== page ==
Asiration While Injecting:Why And How
What is aspiration?
To aspirate is to withdraw fluid with a syringe. More specifically, after inserting the needle, pulling back on the plunger of the syringe for a few seconds to see if the needle is in a blood vessel. Rarely, this will be the case and a bit of blood will fill the syringe. If this happens the needle should be removed, replaced with a new one, and another injection site should be used. And yes, if there is a little blood in your syringe, it is ok to inject it along with your steroid once you have found a different spot, it’s your own blood isn’t it?
When aspirating, nothing should come back into the syringe if you are in theright spot. Pulling back on the plunger will create a vacuum in your syringe. The oil cannot expand to fill that space, but any air bubbles in your syringe will. You may notice the tiny bubbles getting bigger and bigger as you pull back. They will return to normal size as you release the plunger. If the air bubbles do not disappear upon releasing the plunger, you have an air leak most likely caused by the needle not being screwed onto the syringe tightly enough, although on very rare occasions, the syringe or needle itself can be defective. Either way, purge the air bubbles out, put a new needle on and try it again.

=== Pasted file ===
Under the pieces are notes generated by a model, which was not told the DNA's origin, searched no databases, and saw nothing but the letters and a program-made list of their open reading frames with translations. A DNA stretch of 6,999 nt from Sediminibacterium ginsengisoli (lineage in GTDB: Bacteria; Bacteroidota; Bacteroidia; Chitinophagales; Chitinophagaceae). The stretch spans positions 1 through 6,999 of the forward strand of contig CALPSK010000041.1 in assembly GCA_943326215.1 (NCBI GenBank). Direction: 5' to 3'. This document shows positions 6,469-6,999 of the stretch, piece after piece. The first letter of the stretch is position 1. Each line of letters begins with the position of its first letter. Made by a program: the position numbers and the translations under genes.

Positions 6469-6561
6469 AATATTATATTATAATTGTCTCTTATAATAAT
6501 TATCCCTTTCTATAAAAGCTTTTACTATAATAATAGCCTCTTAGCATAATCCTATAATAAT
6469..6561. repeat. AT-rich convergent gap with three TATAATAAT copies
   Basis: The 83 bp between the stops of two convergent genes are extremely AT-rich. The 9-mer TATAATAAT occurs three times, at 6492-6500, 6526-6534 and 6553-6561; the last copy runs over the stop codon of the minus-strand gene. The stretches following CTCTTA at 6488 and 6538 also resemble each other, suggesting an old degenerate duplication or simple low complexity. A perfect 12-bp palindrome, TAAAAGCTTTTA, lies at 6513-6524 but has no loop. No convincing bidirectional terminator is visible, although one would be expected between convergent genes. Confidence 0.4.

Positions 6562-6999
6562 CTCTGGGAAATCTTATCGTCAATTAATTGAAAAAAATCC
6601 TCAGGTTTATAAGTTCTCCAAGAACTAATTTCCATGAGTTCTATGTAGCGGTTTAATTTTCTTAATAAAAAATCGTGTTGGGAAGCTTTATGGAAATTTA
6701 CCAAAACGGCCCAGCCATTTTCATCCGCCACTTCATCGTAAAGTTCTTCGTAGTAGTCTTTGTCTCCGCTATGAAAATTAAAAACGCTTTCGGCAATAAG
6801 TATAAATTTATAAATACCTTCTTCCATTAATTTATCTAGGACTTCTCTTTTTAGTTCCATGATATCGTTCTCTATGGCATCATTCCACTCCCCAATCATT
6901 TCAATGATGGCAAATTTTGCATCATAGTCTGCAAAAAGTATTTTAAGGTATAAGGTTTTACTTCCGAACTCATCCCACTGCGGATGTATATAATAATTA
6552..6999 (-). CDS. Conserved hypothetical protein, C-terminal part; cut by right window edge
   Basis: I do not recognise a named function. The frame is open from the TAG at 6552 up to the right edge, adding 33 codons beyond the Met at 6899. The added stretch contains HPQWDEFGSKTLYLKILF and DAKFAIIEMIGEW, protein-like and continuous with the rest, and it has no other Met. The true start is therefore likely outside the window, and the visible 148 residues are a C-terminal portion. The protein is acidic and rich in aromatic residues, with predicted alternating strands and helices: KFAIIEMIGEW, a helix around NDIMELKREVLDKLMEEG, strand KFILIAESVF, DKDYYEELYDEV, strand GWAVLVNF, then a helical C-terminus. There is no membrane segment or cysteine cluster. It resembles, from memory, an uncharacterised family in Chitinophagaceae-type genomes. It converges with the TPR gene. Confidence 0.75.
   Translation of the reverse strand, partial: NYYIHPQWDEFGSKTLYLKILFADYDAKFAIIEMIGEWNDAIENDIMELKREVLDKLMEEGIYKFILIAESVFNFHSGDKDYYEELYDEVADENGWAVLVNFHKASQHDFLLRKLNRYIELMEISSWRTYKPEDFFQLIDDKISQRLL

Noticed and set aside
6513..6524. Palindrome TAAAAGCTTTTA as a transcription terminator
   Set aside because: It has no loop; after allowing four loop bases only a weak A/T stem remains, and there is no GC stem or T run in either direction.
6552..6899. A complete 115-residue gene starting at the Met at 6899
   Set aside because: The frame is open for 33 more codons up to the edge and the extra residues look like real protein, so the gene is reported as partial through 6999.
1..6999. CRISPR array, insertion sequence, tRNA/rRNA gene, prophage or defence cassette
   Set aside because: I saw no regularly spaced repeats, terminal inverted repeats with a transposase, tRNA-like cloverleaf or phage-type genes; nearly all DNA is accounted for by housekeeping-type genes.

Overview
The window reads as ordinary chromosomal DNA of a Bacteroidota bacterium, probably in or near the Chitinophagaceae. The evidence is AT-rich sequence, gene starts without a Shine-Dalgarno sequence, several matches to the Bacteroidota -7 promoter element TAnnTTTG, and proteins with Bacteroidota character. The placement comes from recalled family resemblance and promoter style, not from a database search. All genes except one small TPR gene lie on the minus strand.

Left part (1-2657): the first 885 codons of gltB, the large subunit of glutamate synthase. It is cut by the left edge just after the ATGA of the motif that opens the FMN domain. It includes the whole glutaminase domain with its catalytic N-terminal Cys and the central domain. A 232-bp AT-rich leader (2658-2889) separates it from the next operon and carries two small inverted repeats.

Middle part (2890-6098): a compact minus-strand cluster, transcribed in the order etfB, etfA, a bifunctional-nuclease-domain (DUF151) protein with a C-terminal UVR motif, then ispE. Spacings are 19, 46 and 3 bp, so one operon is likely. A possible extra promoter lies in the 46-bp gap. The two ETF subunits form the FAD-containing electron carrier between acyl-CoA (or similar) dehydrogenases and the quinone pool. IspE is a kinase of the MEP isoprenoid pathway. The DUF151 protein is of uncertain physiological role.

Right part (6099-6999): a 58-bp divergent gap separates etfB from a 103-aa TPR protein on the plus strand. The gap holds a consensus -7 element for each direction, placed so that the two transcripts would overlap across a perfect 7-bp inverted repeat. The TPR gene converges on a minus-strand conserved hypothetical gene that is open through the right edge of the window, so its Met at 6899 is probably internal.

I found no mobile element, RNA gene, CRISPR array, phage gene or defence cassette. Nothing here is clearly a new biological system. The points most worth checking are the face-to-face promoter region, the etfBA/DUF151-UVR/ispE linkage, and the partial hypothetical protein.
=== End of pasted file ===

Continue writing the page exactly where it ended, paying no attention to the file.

Do I really need to aspirate?
Those who inject without aspirating are taking unnecessary chances. Sweating, nausea, dizziness, severe coughing, breathing difficulties, anaphylactic shock, coma or death can all result from not aspirating. Most of the time, steroid users experience dizziness and coughing fits when they inject into a blood vessel. But you need to be aware of the dangers of neglecting this simple technique that should take about 3-5 seconds of your time.